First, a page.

Bickerstaff et al v. Bickerstaff et al

Filing 81

ORDER AND REASONS granting 67 Motion to Dismiss for Failure to State a Claim. For the foregoing reasons, the Court GRANTS defendant's motion to dismiss. The Court DISMISSES WITHOUT PREJUDICE plaintiff's claims for lack of subject matter jurisdiction. Signed by Judge Sarah S. Vance on 8/25/2017. (cg)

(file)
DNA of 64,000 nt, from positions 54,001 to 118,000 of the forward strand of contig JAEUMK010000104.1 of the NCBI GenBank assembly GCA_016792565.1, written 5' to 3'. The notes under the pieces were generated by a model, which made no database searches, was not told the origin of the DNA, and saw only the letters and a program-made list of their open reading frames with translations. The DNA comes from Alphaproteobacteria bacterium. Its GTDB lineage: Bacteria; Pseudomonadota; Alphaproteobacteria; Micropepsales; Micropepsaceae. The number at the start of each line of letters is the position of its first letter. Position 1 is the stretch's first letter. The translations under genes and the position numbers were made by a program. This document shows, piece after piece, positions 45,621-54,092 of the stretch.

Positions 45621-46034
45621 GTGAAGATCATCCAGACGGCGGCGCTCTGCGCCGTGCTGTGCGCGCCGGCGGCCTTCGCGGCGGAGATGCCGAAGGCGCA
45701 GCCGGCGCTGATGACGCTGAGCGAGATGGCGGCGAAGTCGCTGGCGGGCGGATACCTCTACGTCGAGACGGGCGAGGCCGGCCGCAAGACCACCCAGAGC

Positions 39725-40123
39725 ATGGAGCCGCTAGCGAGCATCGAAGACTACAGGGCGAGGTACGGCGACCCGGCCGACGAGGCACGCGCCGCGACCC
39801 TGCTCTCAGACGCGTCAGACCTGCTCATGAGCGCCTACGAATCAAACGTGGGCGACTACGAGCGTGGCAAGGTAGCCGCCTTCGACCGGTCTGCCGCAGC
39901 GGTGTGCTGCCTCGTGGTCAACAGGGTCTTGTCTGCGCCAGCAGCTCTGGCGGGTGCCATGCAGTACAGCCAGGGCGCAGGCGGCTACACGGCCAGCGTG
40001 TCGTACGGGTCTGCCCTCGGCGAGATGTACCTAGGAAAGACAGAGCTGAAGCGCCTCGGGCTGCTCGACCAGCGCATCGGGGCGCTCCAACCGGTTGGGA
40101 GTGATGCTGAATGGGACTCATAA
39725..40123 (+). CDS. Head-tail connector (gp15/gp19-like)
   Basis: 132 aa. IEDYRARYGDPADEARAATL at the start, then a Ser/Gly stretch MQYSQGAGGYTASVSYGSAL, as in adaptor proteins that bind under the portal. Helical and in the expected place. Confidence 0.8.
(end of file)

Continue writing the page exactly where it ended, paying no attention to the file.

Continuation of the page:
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UNITED STATES DISTRICT COURT EASTERN DISTRICT OF LOUISIANA LORETTA LOIS BICKERSTAFF APPEARING HEREIN THROUGH HER LEGALLY APPOINTED AGENT IN FACT AND MANDATARY, GERALD GREGORY BICKERSTAFF CIVIL ACTION VERSUS NO. 15-3639 CAROLYN KRIDER BICKERSTAFF, ET AL. SECTION “R” (3) ORDER AND REASONS Before the Court is Defendant Carolyn Bickerstaff’s motion to dismiss plaintiff’s complaint. Because Plaintiff Loretta Bickerstaff lacks standing, the Court grants the motion. I. BACKGROUND This diversity action arises out of a dispute over the ownership of a beach house in Gulf Shores, Alabama.1 Plaintiff Loretta Bickerstaff purchased the Alabama beach house in July 1993.2 In February 2010, plaintiff granted her brother, Richard Bickerstaff, power of attorney, giving 1 2 R. Doc. 1 at 3-5. Id. at 3. him management and control of her affairs.3 In November 2010, an Assumption Warranty Deed was executed in Louisiana.4 This deed appears to transfer ownership of the beach house from plaintiff to Richard Bickerstaff.5 On May 16, 2014, plaintiff filed suit against Richard Bickerstaff in Louisiana state court challenging the validity of the transfer of ownership and requesting rescission of the Assumption Warranty Deed. 6 In July 2014, plaintiff filed a notice of lis pendens in Alabama probate court stating that she was contesting ownership of the beach house in Louisiana state court.7 This litigation remains pending in Louisiana state court, and plaintiff has not yet secured judicial recognition of her ownership of the property.8 The events that gave rise to this federal action occurred after plaintiff filed suit in state court. On May 23, 2014, Richard Bickerstaff executed a Second Mortgage on the Alabama beach house and named his wife, Defendant Carolyn Bickerstaff, as the mortgagee. 9 The Second Mortgage purportedly secured a debt of $241,534 owed by Richard Bickerstaff to 3 4 5 6 7 8 9 Id. at 3. Id. at 4; R. Doc. 67-2 at 7-8. Id. R. Doc. 1 at 5; R. Doc. 67-2 at 10. R. Doc. 72-2 at 1-2. R. Doc. 67 at 4; R. Doc. 72 at 5. R. Doc. 1 at 4; R. Doc. 67-2 at 3-6. 2 defendant.10 Plaintiff alleges that the Second Mortgage is a sham and is part of a scheme by defendant to deprive plaintiff of her beach house.11 On August 19, 2015, plaintiff, acting through her legally appointed agent in fact and mandatary Gerald Gregory Bickerstaff, brought suit in this Court alleging that defendant engaged in fraud and negligence in relation to the Second Mortgage. 12 Richard Bickerstaff is not a party to this federal litigation. 13 Plaintiff asks the Court to find the Second Mortgage legally invalid and order rescission of the transaction and cancellation of the mortgage from the public records.14 Plaintiff also seeks damages and costs. 15 Defendant now moves to dismiss plaintiff’s complaint, arguing that plaintiff lacks standing to seek rescission of the mortgage because she does not own the property.16 Plaintiff opposes this motion. 17 R. Doc. 67-2 at 3. R. Doc. 1 at 4. 12 Id. at 3-5. Plaintiff also brought claims against several other defendants, who have since been dismissed from this action. See R. Doc. 16; R. Doc. 52. In addition to fraud and negligence, plaintiff’s complaint alleges collusion, breach of fiduciary duties, and breach of contract. These claims, however, appear directed at the now-dismissed Herbert defendants. In her opposition to the motion to dismiss, plaintiff asserts that she is bringing fraud and negligence claims against defendant. See R. Doc. 72 at 1. 13 R. Doc. 1. 14 Id. at 4. 15 Id. at 10. 16 R. Doc. 67. 17 R. Doc. 72. 3 10 11 II. LEGAL STANDARD A plaintiff must satisfy the standing requirements of Article III of the Constitution in order to establish the existence of an “actual case or controversy.” O’Shea v. Littleton, 414 U.S. 488, 493-94 (1974). A motion to dismiss for lack of standing therefore challenges the court’s subject matter jurisdiction, and is governed by Federal Rule of Civil Procedure 12(b)(1).18 As the party invoking federal jurisdiction, plaintiff bears the burden of establishing standing. Spokeo, Inc. v. Robins, 136 S. Ct. 1540, 1547 (2016). When its subject matter jurisdiction is challenged, the Court first considers whether the defendant has made a “facial” or a “factual” attack upon the complaint. Paterson v. Weinberger, 644 F.2d 521, 523 (5th Cir. 1981). In the case of a facial attack, the court “is required merely to look to the sufficiency of the allegations in the complaint because they are presumed to be true.” Id. When a defendant makes a factual attack on the complaint, however, the plaintiff is “required to submit facts through some evidentiary method and has the burden of proving by a preponderance of the evidence Defendant presents her motion as a motion to dismiss for failure to state a claim under Fed. R. Civ. P. 12(b)(6). Because defendant argues that plaintiff lacks standing, the Court construes this as a motion to dismiss for lack of subject matter jurisdiction under Fed. R. Civ. P. 12(b)(1). The Court denied defendant’s earlier motion to dismiss for lack of subject matter jurisdiction, but that motion related to the separate issue of diversity jurisdiction. See R. Doc. 14. 4 18 that the trial court does have subject matter jurisdiction.” Id.; see also Superior MRI Servs, Inc. v. Alliance Healthcare Servs, Inc., 778 F.3d 502, 504 (5th Cir. 2015). A court’s dismissal of a case for lack of subject matter jurisdiction is not a decision on the merits, and the dismissal does not prevent the plaintiff from pursuing the claim in another forum. See Hitt v. City of Pasadena, 561 F.2d 606, 608 (5th Cir. 1977). III. DISCUSSION Defendant’s motion is a factual attack on plaintiff’s complaint. A motion to dismiss for lack of standing is “‘factual’ rather than ‘facial’ if the defendant ‘submits affidavits, testimony, or other evidentiary materials.’” Superior MRI Servs, 778 F.3d at 504 (quoting Paterson, 644 F.2d at 523). Here, defendant submits property records in support of her contention that plaintiff does not own the beach house and lacks standing to seek rescission of the Second Mortgage. 19 See id. (finding a factual attack on standing where defendant submitted official records). Moreover, plaintiff appears to treat R. Doc. 67-1; R. Doc. 67-2. Although the property records submitted by defendant were referenced in plaintiff’s complaint, they were not attached to the complaint. Defendant relies on the content of the documents to challenge the factual assertion that plaintiff owns the property. For instance, defendant refers to the Assumption Warranty Deed to argue that plaintiff personally signed the deed and that the transfer was supported by adequate consideration. See R. Doc. 67-1 at 10-11. 5 19 the motion as a factual attack. Plaintiff’s memorandum in opposition cites to affidavit and deposition testimony and attaches the notice of lis pendens as evidence of plaintiff’s claim to the property.20 Plaintiff bears the burden of showing by a preponderance of the evidence that she has standing in this matter. To establish standing, plaintiff must demonstrate that she (i) suffered an “injury in fact” that is (ii) “fairly traceable to the challenged conduct of the defendant” and (iii) it must be “likely, as opposed to merely speculative, that the injury will be redressed by a favorable judicial decision.” Lujan v. Defs. of Wildlife, 504 U.S. 555, 56061 (1992) (internal citations omitted). Plaintiff asserts that she was injured by the defendant because the Second Mortgage on the beach house burdened her property with debt.21 Defendant argues that plaintiff cannot establish injury from a loss of equity in property that she does not own and did not own when the mortgage was filed. 22 To satisfy standing requirements, plaintiff’s injury must be “actual or imminent, not conjectural or hypothetical.” Defs. of Wildlife, 504 U.S. at 560. The “examination of whether a plaintiff has suffered a concrete injury” overlaps with the constitutional requirement that a case be sufficiently ripe 20 21 22 R. Doc. 72 at 7-8, 10-11; R. Doc. 72-2. R. Doc. 1 at 5; R. Doc. 72 at 7. R. Doc. 78 at 4-5. 6 for judicial consideration. See Texas v. United States, 497 F.3d 491, 496 (5th Cir. 2007). If a “purported injury is contingent on future events that may not occur as anticipated, or indeed may not occur at all, the claim is not ripe for adjudication.” Zepeda v. Boerne Indep. Sch. Dist., 294 F. App’x 834 (5th Cir. 2008) (quoting Thomas v. Union Carbide Agr. Products, 473 U.S. 568, 581 (1985)). Plaintiff’s theory of injury in this case is too contingent to confer standing. The primary injury plaintiff complains of is the deprivation of her beach house because of the actions of her brother, Richard Bickerstaff. 23 It is undisputed that the 2010 Assumption Warranty Deed purports to transfer ownership of the beach house from plaintiff to Richard Bickerstaff, who is shown to be the owner on the public record. 24 Plaintiff has not shown that she is currently the legal owner of the property, and the issue of ownership of the property is not before the Court to decide. Both parties agree that plaintiff’s challenge to the validity of the transfer of ownership must be resolved by the state court.25 The injury plaintiff alleges in this litigation— increased debt on the beach house because of the Second Mortgage—will harm plaintiff only in the event that she is adjudicated to be the legal owner 23 24 25 See generally R. Doc. 1. R. Doc. 67-2 at 7-9; R. Doc. R. Doc. 67-1 at 4; R. Doc. 72 at 5. 7 of the property in state court. If plaintiff does not prevail in state court, her legal rights will be unaffected by the existence of a Second Mortgage between Richard Bickerstaff and defendant. For similar reasons, plaintiff has not shown that a favorable decision by this Court is likely to redress her alleged injury. Richard Bickerstaff is not a defendant in this litigation, and both parties agree that ownership of the property is not at issue in this case.26 The relief requested by plaintiff is the rescission and cancellation of the Second Mortgage. 27 But plaintiff is not a party to the Second Mortgage, and she has cited no authority under Louisiana law to indicate that the Court can order rescission of a mortgage at the request of a non-owner of the property. See Aberta, Inc. v. Atkins, 89 So. 3d 1161, 1163 (La. 2012) (explaining that the recorder of mortgages must determine the legal owner of the property at issue before cancelling a mortgage). Even if the Court could rescind the mortgage, despite the plaintiff’s unadjudicated claim of ownership and the absence of the mortgagor from the proceedings, the rescission of the mortgage would not remedy any harm to the plaintiff unless she secures legal ownership of the property. The Court 26 27 See R. Doc. 67 at 4; R. Doc. 72 at 5. R. Doc. 1 at 4; R. Doc. 72 at 3, 5. 8 will not speculate as to the outcome of the state court proceedings. See Linda R.S. v. Richard D., 410 U.S. 614, 618 (1973) (explaining that the redressability of harm cannot be speculative). To the extent that plaintiff is also seeking damages from the defendant, she cannot establish an entitlement to damages without a showing of concrete injury. Because plaintiff has not established that she has Article III standing in this matter, the Court lacks subject matter jurisdiction. IV. CONCLUSION For the foregoing reasons, the Court GRANTS defendant’s motion to dismiss. The Court DISMISSES WITHOUT PREJUDICE plaintiff’s claims for lack of subject matter jurisdiction. 25th New Orleans, Louisiana, this _____ day of August, 2017. _____________________ SARAH S. VANCE UNITED STATES DISTRICT JUDGE 9